Bad Music: The Music We Love to Hate
Christopher Washburne, Maiken Derno
Psychology Press, 2004 - Music - 379 pages
Why are some popular musical forms and performers universally reviled by critics and ignored by scholars-despite enjoying large-scale popularity? How has the notion of what makes "good" or "bad" music changed over the years-and what does this tell us about the writers who have assigned these tags to different musical genres? Many composers that are today part of the classical "canon" were greeted initially by bad reviews. Similarly, jazz, country, and pop musics were all once rejected as "bad" by the academy that now has courses on these and many other types of music. This book addresses why this is so through a series of essays on different musical forms and performers. It looks at alternate ways of judging musical performance beyond the critical/academic nexus, and suggests new paths to follow in understanding what makes some music "popular" even if it is judged to be "bad." For anyone who has ever secretly enjoyed ABBA, Kenny G, or disco, Bad Music will be a guilty pleasure!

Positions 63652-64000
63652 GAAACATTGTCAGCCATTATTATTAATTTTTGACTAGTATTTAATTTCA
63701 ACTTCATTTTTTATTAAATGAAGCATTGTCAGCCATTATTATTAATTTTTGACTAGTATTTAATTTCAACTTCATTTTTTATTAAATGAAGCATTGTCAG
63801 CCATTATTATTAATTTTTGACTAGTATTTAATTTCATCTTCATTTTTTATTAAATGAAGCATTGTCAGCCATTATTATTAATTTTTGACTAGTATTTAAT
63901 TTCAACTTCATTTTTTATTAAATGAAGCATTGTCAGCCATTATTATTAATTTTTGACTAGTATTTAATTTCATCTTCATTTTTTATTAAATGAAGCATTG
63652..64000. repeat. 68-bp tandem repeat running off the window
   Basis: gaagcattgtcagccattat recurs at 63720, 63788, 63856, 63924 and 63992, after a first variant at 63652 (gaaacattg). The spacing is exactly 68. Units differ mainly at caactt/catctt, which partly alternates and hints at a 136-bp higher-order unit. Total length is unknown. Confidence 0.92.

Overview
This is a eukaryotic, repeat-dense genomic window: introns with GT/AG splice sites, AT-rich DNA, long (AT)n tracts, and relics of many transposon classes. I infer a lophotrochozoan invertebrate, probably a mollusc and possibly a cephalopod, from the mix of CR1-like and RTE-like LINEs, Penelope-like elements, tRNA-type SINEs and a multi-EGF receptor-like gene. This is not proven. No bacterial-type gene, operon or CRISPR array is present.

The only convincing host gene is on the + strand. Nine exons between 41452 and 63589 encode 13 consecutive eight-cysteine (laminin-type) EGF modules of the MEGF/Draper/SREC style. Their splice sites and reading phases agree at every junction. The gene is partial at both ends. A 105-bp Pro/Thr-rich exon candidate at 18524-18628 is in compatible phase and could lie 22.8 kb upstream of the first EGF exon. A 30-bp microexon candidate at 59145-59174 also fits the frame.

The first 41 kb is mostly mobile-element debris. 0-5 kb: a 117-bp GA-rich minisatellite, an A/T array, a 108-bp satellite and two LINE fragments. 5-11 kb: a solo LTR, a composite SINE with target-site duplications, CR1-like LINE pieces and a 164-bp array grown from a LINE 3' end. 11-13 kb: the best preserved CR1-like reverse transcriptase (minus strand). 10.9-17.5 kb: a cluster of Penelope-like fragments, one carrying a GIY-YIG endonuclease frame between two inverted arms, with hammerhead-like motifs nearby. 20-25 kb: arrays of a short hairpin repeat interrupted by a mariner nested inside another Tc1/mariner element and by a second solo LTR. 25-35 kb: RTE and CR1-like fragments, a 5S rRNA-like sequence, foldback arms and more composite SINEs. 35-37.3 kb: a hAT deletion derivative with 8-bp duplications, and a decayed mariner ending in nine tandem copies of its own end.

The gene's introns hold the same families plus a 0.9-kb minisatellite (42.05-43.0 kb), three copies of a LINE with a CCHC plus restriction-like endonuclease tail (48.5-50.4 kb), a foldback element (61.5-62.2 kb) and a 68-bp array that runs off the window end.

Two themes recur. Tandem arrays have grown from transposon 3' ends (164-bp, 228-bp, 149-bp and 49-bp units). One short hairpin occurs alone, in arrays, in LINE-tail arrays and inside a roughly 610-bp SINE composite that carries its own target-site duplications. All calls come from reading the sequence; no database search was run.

What people are saying - Write a review
We haven't found any reviews in the usual places.
Other editions - View all
Adorno album American Idol argue argument artists Attali audience authenticity bad music banal band become Bourdieu Cambridge camp classical music commercial composers concept contemporary contestants country music critique culture Dahlhaus deﬁned deﬁnition discourse discussion example experience extreme hardcore fans ﬁdelity ﬁeld ﬁgure ﬁlm ﬁnd ﬁrst folk music Frith functional genre glitch glitch music Global Goodman Hedwig Ibid ideology inﬂuenced Kenny G label Lead Belly listening Lomax lounge lounge music mainstream marketing melody metal music industry musical style musical theater musicians Musicology narratives noise object one’s orchestra original performance Personal communication play political pop music popular music production punk racial radio record reference reﬂected repertoire rock critics rock musicals Rolling Stone Routledge signiﬁcant singing smooth jazz social songs sonic sound speciﬁc taste there’s tion Toné traditional trans trivial music tune umgangsmaﬁig urban vocal voice what’s world music York